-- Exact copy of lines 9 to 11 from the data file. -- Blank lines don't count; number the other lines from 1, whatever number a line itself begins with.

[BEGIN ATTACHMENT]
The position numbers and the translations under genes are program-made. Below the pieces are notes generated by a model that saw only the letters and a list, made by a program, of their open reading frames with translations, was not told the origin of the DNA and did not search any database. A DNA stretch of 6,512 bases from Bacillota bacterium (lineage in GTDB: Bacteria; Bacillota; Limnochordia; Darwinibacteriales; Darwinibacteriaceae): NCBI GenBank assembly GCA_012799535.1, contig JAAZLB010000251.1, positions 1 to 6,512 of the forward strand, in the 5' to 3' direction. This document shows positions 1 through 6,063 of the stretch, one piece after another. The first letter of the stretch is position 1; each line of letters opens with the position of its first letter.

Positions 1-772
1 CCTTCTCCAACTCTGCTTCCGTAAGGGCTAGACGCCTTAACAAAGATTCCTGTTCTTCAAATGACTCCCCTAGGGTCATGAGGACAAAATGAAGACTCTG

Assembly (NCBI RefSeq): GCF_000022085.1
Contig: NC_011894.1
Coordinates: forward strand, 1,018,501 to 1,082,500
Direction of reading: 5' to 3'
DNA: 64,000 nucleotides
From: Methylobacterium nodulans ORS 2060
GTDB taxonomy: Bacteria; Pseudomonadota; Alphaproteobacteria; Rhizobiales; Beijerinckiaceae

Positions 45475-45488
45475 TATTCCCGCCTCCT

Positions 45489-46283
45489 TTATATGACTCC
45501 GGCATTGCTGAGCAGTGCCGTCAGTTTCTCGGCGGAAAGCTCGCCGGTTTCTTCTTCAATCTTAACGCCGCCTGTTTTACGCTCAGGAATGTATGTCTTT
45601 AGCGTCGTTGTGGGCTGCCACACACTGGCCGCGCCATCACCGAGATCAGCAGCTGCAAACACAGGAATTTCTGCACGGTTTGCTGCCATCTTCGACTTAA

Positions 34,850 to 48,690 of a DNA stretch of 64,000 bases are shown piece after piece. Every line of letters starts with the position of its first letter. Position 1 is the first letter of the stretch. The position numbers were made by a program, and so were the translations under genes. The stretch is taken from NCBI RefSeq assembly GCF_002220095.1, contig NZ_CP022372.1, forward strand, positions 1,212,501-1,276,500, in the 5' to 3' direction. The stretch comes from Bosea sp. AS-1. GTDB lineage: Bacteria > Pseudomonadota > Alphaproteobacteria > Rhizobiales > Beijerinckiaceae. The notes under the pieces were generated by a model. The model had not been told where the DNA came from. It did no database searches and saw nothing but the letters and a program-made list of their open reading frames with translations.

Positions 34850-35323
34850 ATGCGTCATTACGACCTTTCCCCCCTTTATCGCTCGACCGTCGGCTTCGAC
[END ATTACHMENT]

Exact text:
From: Methylobacterium nodulans ORS 2060
GTDB taxonomy: Bacteria; Pseudomonadota; Alphaproteobacteria; Rhizobiales; Beijerinckiaceae

Positions 45475-45488